Published: August 11, 2016
Summer is starting to come to a close, and that means the weather will cool down enough so that it is no longer painfully humid to be outside. Outdoor activities that once seemed too stifling are now enjoyable and eagerly anticipated. It’s also a great time to plant your garden if you want a bountiful fall harvest.
Here are some of our tips:
Do Your Climate Research
Figure out what kind of climate your city has. Many spring veggies (like broccoli, spinach, and kale) actually grow really well in the fall, if it stays warm enough in the fall to not avoid frost and snow.
If you do live in a colder climate, consider investing in heartier, underground growing vegetables, like radishes or potatoes; veggies that are less likely to be impacted by the cold.
Pay Attention to Planting Guides
Whether you’re starting from seeds or pre-grown plants, it can be tempting to put them closer together in the ground than what is called for. You might think, “They’re so little! Surely they can go closer together than 3 inches.” But, once your plants start to grow and bloom and produce vegetables, you’ll understand why it’s necessary for them to have lots of space.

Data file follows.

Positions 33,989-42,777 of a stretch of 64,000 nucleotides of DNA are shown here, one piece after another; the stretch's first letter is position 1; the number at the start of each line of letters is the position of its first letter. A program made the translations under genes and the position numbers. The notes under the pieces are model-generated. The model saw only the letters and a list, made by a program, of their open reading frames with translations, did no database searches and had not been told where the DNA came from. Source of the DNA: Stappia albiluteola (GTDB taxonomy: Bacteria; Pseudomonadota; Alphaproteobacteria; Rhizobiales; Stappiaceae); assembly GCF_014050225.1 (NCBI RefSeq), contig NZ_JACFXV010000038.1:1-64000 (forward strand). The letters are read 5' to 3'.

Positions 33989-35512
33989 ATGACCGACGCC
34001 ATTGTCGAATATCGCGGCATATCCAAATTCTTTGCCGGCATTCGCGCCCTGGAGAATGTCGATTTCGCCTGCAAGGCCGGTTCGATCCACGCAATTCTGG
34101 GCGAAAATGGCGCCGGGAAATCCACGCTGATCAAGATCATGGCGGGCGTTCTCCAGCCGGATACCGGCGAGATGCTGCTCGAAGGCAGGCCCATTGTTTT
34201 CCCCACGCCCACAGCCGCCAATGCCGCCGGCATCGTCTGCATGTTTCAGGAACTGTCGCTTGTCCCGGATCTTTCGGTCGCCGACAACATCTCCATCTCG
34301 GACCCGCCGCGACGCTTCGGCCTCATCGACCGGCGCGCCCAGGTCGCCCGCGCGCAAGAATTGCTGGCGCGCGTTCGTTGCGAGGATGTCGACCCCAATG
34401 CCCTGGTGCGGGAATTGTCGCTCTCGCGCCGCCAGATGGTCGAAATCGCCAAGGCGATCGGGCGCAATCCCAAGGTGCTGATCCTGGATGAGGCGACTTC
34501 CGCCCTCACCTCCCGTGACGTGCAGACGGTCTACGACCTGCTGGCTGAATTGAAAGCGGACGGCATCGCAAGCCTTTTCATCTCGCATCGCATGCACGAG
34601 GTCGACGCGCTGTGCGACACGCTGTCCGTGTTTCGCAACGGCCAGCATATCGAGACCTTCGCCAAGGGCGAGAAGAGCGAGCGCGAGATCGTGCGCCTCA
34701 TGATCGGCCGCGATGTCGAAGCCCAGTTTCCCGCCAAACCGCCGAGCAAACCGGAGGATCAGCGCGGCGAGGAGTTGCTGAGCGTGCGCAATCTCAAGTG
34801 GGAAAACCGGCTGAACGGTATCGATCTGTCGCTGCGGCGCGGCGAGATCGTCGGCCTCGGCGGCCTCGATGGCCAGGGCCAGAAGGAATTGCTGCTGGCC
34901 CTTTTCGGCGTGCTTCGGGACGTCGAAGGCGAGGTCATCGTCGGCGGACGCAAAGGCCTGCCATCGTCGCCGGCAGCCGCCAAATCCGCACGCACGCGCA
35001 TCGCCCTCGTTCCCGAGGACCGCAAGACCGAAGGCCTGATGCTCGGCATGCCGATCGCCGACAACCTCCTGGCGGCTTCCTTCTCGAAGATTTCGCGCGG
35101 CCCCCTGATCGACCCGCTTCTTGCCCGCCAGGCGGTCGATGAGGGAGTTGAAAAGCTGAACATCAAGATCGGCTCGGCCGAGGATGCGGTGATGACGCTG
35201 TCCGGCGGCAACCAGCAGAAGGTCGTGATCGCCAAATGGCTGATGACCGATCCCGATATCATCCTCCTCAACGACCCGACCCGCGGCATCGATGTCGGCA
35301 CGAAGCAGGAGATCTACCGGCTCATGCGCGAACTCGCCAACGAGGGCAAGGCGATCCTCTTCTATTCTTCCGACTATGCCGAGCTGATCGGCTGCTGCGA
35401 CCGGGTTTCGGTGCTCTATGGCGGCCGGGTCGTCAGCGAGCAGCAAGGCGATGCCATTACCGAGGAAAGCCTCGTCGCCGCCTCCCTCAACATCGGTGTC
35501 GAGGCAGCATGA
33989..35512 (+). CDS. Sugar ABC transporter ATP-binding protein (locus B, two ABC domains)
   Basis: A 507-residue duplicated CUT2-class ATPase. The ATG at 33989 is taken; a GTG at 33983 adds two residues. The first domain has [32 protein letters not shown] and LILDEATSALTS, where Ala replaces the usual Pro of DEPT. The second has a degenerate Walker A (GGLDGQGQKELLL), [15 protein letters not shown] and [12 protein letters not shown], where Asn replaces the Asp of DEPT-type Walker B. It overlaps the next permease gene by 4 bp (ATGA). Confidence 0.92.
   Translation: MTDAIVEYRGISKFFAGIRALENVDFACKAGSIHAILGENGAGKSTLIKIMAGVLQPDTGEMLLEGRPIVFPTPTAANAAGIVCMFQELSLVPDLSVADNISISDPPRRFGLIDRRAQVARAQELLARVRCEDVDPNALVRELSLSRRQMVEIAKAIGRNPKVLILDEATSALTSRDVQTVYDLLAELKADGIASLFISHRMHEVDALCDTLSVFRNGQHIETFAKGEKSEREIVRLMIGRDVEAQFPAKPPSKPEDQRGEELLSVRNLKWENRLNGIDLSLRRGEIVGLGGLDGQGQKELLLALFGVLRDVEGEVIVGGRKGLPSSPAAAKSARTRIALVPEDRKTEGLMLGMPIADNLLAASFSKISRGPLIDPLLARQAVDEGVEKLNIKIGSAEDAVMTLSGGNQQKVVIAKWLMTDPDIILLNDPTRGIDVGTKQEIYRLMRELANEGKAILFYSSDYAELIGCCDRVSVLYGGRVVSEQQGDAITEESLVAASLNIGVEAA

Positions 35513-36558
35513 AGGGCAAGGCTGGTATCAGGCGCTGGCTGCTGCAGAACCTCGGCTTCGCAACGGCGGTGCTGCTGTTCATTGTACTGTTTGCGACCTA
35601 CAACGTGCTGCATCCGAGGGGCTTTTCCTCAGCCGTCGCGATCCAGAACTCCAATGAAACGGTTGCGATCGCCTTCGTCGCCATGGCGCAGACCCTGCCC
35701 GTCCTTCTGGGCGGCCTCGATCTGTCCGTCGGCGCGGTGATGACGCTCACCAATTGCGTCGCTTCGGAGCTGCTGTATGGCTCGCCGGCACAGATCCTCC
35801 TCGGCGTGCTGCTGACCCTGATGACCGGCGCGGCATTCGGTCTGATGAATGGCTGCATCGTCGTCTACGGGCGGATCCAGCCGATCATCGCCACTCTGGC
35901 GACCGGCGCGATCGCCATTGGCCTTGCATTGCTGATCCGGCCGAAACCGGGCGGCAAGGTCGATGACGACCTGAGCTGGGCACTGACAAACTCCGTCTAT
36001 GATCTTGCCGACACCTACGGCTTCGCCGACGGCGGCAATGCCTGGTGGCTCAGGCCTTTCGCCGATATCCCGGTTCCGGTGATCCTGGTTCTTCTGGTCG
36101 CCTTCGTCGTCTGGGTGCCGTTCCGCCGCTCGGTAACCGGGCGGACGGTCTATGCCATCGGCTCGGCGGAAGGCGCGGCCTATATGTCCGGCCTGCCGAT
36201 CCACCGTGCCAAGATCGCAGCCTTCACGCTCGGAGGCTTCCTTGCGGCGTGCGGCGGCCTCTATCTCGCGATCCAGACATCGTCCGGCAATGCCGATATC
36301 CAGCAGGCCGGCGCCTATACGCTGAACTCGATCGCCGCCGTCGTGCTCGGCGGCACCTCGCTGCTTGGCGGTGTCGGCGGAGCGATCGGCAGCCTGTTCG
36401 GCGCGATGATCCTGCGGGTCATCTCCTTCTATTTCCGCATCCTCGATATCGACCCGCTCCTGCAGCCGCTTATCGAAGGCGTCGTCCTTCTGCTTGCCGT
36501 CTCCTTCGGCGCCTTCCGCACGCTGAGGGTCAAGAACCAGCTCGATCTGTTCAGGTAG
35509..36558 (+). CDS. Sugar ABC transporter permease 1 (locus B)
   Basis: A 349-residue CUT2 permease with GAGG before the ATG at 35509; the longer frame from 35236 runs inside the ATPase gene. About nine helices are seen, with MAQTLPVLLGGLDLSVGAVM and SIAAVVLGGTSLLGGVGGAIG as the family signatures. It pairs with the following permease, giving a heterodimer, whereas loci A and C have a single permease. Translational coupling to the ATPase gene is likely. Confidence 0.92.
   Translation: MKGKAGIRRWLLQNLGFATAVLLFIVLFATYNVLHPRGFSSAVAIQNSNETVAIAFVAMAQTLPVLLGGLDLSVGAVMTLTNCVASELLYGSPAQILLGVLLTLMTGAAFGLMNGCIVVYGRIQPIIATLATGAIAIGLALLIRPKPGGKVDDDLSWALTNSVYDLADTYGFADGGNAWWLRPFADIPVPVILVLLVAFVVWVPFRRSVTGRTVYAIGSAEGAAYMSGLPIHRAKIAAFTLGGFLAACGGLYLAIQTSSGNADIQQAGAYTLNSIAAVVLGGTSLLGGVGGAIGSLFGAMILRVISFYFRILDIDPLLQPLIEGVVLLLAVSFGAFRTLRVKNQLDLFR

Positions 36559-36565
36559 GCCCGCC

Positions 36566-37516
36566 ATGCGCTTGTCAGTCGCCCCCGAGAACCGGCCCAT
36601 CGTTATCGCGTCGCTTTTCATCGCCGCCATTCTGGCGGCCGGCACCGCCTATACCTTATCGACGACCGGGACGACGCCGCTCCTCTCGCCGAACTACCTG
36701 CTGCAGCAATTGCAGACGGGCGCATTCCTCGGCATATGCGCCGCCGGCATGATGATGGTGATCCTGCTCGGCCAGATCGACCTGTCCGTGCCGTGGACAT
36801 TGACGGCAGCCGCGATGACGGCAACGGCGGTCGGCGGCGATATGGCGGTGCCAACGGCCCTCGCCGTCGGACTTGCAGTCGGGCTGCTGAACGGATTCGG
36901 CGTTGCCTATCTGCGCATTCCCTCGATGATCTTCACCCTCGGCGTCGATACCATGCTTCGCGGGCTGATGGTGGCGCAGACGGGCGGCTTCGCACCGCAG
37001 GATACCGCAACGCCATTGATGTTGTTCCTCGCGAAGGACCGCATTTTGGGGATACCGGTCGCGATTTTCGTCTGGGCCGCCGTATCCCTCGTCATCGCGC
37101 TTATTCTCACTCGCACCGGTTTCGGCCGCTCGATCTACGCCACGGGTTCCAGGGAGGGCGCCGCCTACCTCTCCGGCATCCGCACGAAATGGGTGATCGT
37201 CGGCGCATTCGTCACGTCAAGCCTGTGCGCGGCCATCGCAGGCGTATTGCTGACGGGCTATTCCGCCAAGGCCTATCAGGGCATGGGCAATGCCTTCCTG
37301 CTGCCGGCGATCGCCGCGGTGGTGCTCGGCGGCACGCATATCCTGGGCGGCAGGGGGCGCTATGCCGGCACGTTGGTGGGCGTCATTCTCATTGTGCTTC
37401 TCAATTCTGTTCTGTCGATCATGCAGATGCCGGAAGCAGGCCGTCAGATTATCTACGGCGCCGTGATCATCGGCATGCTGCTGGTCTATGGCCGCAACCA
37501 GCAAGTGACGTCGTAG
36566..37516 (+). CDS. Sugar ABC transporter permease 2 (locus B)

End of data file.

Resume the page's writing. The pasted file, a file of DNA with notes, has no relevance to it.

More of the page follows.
To Sun or Not To Sun
Many plants thrive with lots of sunlight, while others fail if they receive too much sunlight. Plan your garden planting around the recommended sunlight dosage. Take note before you plant of how much sunlight different areas of your yard receive and what spots would be best for different veggies.
Other tips to keep in mind:
Water regularly, but don’t overwater.
Know when to pick your vegetables. Your seed packets should give you an indication of what to look for in ripe vegetables.
Prevent animals and pests from devouring your veggies by surrounding your garden area with chicken wire.
Pick high quality soil and watering boosters to ensure your plants get the necessary nutrients.